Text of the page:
Q. Is it OK to mix different brands of chucks?
A. Absolutely not, no way don’t do it. The different components may look similar to the naked eye however their not.
If you mix different brand parts the assembled strand chuck could malfunction or fail. If your plant changes brands
of chucks it is very important to remove ALL of the old chucks and components from your plant before you start using
the now brand.
Q. Can I use the Paul Multiple Use Chuck on epoxy coated strand or composite strand or rod?
A. No, Paul Chucks can only be used on bare metal strand.
Q. Can I use the Paul 1/2″ stand chuck on 1/2″ special?
A. Yes, the term “special” means the strand is nominally oversized or undersized. The Paul 1/2″ strand chuck will grip up to .519 and as low as .492.
Q. How many uses will I get from my chucks and jaws?
A. That is a very hard questions to answer due to the great number of variables involved during the life of the chuck
and jaws. Of course maintaining your chucks is critical. Cleaning and lubricating them will greatly increase the
life of your chucks. Things like shock loading, un-even stressing suffices, stressing with out a cap, and hitting the
chucks with a hard object such as a hammer will decrease the useful life of the chuck. Depending on stressing loads
and proper use you should expect around 300 uses from you jaws and over a thousand uses out of your chuck bodies.
Items suck as retaining rings, springs, and caps will wear and will need to be replaced during the life of the chuck.
Q. Can I use a multiple use anchor on the jacking end of the form?
A.In most cases no. The chucks on the jacking end should have a cap and spring. Without the cap & spring the jaws will
seat unevenly causing causing jaw offset. Stressing against the jaws will also damage them.
Q. Is it OK to stress without a cap on the chuck?
A. No, read question #5
Q. How often do I need to clean. inspect and lubricate my chucks?
A. After every use you should disassemble and clean the chuck body and jaws of any contaminates suck as form oil, grease, concrete slury exc. Next, you should inspect the components for wear and/or damage (see strand chuck manual). Check the jaws for cracking and tooth wear. Make sure the cap will lock on to the chuck body and look at the spring for deformation. Replace parts as needed. Now lubricants require a drying time before reassembling.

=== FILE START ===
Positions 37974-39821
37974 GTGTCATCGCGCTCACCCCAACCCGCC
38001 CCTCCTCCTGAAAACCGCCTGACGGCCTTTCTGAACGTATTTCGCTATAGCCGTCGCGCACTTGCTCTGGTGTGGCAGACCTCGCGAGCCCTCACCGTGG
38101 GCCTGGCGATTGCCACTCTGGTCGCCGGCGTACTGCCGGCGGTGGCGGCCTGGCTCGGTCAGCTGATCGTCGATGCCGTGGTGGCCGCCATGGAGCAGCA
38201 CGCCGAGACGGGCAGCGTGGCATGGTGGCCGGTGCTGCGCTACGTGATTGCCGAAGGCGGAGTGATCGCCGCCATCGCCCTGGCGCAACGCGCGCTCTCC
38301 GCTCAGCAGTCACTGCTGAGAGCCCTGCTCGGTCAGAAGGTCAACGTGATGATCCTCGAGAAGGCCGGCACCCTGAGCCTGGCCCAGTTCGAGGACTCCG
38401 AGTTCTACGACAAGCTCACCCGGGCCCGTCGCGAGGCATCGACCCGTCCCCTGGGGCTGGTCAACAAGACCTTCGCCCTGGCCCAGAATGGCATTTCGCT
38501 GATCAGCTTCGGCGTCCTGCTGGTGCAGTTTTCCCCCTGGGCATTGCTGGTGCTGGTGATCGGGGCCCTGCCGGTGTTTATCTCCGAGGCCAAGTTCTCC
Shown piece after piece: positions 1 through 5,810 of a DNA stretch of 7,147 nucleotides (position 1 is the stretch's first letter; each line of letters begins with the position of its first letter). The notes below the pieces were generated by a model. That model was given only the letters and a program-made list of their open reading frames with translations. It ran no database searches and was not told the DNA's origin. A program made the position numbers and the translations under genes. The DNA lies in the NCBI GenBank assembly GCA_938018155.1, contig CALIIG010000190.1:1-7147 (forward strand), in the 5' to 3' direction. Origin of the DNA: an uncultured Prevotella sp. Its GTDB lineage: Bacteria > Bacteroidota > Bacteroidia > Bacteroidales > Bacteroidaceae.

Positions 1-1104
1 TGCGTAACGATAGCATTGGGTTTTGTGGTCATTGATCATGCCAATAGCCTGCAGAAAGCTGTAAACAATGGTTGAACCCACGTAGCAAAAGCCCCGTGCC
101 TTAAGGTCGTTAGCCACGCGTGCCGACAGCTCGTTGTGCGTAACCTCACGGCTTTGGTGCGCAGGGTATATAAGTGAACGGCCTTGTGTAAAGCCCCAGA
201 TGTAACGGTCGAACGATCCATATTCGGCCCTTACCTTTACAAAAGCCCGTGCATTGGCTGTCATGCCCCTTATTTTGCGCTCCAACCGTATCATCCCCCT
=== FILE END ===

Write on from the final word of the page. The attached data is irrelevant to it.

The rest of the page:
Q. Why are my chucks sticking on the strand?
A. Read question #7. The most common reason for chucks not releasing are damage or lack of lubrication. If there is not enough lubricant or the wrong kind of lubrication is used it may act like a glue under the compressive loads. Chuck damage will cause the chucks to stick. When a chuck body has been hit with a hard object it can damage the body where the jaw will jam and become lodged. If this is the case the bodies should be replaced. Use a removal tool and sliding hammer to help free up the jammed jaws without damage.
Q. Can I use a vibratory cleaner or tumbler to clean my chucks?
A. Yes and No. A vibratory cleaner is a good way to clean your chucks as long as a natural media is used, such as walnut shell. Do not use a man made media such as glass beads or ceramic as this will damage jaw teeth. The use of a tumbler is not recommended as the tumbling motion will cause the chuck bodies to bang into each other damaging.
Q. Why are my jaws cracking?
A. If your jaws are old and have several hundred uses then they may be worn out. However, if your jaws are new, or only used a few times and cracking occurs, then you may have a problem. Many times cracked jaws are the result of shock loading, jaw offset or mixing brands. Other possibilities include trying to stress the wrong size strand and stressing against the jaw (no cap). More information is available on this subject in our strand chuck manual in technical notes.